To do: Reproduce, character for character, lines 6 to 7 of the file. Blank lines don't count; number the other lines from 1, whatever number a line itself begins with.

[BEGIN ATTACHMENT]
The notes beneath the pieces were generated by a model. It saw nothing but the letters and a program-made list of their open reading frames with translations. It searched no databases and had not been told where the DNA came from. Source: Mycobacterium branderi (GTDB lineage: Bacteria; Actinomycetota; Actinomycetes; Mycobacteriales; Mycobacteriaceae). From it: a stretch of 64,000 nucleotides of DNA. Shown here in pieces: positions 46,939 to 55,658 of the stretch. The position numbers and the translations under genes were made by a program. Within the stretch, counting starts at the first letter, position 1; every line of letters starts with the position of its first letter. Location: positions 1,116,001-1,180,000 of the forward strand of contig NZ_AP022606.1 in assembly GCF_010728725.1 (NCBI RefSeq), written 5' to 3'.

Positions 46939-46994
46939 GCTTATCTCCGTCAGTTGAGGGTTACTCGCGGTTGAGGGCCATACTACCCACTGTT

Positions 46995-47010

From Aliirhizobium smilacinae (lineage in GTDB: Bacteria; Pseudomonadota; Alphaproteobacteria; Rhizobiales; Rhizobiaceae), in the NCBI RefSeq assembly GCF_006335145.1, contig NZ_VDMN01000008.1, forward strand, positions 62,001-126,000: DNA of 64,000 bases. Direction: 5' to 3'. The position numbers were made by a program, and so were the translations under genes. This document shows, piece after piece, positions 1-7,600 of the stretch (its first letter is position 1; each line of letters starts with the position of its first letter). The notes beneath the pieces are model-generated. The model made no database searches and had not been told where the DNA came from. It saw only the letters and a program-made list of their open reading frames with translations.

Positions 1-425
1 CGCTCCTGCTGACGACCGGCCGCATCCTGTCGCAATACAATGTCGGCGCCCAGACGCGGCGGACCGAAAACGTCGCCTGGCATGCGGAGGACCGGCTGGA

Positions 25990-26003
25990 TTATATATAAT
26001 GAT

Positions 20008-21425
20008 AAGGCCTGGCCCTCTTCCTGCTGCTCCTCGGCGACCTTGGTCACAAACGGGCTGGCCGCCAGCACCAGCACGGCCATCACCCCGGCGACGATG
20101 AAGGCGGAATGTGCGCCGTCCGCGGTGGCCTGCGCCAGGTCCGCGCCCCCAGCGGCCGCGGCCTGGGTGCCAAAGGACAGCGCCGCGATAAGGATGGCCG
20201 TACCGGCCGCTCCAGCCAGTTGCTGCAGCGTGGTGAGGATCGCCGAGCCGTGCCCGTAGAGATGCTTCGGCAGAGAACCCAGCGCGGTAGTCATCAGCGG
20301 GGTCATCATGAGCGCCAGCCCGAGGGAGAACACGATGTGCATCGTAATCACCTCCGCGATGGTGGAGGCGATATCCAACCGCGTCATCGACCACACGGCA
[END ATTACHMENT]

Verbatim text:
Positions 1-425
1 CGCTCCTGCTGACGACCGGCCGCATCCTGTCGCAATACAATGTCGGCGCCCAGACGCGGCGGACCGAAAACGTCGCCTGGCATGCGGAGGACCGGCTGGA